Apple EarPods Reviewed: They Rock
The unusual design has a purpose.
Pros: Powerful bass, very good overall sound for the money, more stable and comfortable fit for average ears, durable and improved ergonomics for inline controller.
Cons: Still won't fit everyone perfectly. White plastic discolors over time.
Rating: 3.5 stars
If you buy an iPhone 5 or any current-model iPod, it will come with Apple's new EarPods, which were three years in the making and carry some major design improvements over existing Apple 'buds. And if you have an older Apple device, the $29 EarPods are a worthy upgrade from your current Apple gear. While they can't compete with $150 noise-isolating canalphones (like the Bowers & Wilkins C5), they are an excellent budget choice for general, outdoor use.
Looking like two ships out of "Star Wars," the EarPods have angled ports so the sound shoots directly into your ear canal. Four slots on each 'pod let air move out of the hard plastic shell when the tiny speaker moves, creating acoustic resonances that boost the bass and widen the overall sound image. The speakers themselves have been redesigned with materials of varying flexibility, making them more efficient than regular earbud speakers.
[SEE ALSO: Best In-Ear Headphones: Bowers & Wilkins C5]
The EarPods' funky design does let in plenty of ambient sound, but they've got more than enough bass power to drown out the din indoors or out. The earpods fit a little more securely than circular earbuds: Using 3D models of lots of different ears, Apple arrived at a shape that had something in common with most of them. The EarPods are also very lightweight, and despite being made of hard plastic, they didn't cause discomfort even after watching back-to-back episodes of "Breaking Bad." (A colleague noted discomfort after an hour of use, however.) Apple also claims that the pods are more resistant to moisture from sweat than were the previous 'buds.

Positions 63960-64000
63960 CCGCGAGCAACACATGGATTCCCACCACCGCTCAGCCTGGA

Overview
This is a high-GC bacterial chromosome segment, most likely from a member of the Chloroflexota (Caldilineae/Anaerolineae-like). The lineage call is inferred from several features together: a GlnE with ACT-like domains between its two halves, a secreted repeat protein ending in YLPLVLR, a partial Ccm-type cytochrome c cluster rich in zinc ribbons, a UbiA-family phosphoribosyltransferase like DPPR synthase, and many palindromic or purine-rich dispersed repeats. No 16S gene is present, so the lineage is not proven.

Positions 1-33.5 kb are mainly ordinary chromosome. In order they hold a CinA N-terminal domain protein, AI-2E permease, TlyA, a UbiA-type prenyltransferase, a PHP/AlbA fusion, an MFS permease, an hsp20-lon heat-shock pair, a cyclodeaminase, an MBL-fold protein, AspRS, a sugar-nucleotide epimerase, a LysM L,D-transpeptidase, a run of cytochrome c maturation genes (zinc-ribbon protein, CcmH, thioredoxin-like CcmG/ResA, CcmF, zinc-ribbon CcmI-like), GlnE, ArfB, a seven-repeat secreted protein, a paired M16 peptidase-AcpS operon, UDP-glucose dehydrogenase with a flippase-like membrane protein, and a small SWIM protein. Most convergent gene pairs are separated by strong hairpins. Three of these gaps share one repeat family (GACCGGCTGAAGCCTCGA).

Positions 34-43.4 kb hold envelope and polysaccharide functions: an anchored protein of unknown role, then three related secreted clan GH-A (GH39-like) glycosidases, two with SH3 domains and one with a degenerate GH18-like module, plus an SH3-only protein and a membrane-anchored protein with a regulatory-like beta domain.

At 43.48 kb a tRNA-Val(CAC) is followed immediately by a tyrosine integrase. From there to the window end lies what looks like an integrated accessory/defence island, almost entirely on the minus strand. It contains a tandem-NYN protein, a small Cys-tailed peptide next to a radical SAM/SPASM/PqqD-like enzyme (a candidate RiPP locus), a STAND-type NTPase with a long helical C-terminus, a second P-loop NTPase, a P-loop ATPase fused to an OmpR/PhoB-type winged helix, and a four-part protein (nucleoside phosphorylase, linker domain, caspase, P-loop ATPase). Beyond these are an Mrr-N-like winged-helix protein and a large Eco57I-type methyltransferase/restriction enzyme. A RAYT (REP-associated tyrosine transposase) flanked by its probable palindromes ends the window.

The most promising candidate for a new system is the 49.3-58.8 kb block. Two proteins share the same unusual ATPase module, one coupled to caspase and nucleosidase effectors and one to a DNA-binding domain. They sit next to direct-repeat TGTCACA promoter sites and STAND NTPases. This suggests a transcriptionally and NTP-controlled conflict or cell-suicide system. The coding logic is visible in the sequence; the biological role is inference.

In our tests, Bob Marley's "Exodus" and Gotye's "Somebody That I Used To Know" both throbbed with beefy bass, not exaggerated as happens with rapper cans (Beats by Dre, for example), but powerful. Acoustic jazz (John Coltrane's "Blue Train") sounded a little too bass-heavy, as if it were on the "live" setting of a stereo system. But overall sound has much more impact than you'd expect from earbuds, period. And the level of midrange detail is very good for phones at this price.
The iPhone version of the EarPods now has a larger inline, three-button mic/controller that's noticeably easier to navigate than was the older one, while iPods come with mic-less EarPods. Inline controls remain the same, with buttons or button combinations for play/pause, answer/end call, track skip, volume up and down, and activate Siri. Voice quality via the mic is virtually indistinguishable from the previous version — which is to say, pretty good. Note that the inline mic/controller works only with Apple devices; Android users should look elsewhere.
Arguably the best thing about the EarPods is that they don't have the previous model's rubber edges that disintegrate quickly if you keep them in your pants pocket.
Folks who buy a new iPhone or iPod may find that they don't have to upgrade to better headphones. And if you're simply looking for inexpensive, comfy, durable headphones for any Apple device, the $29 EarPods are a great choice.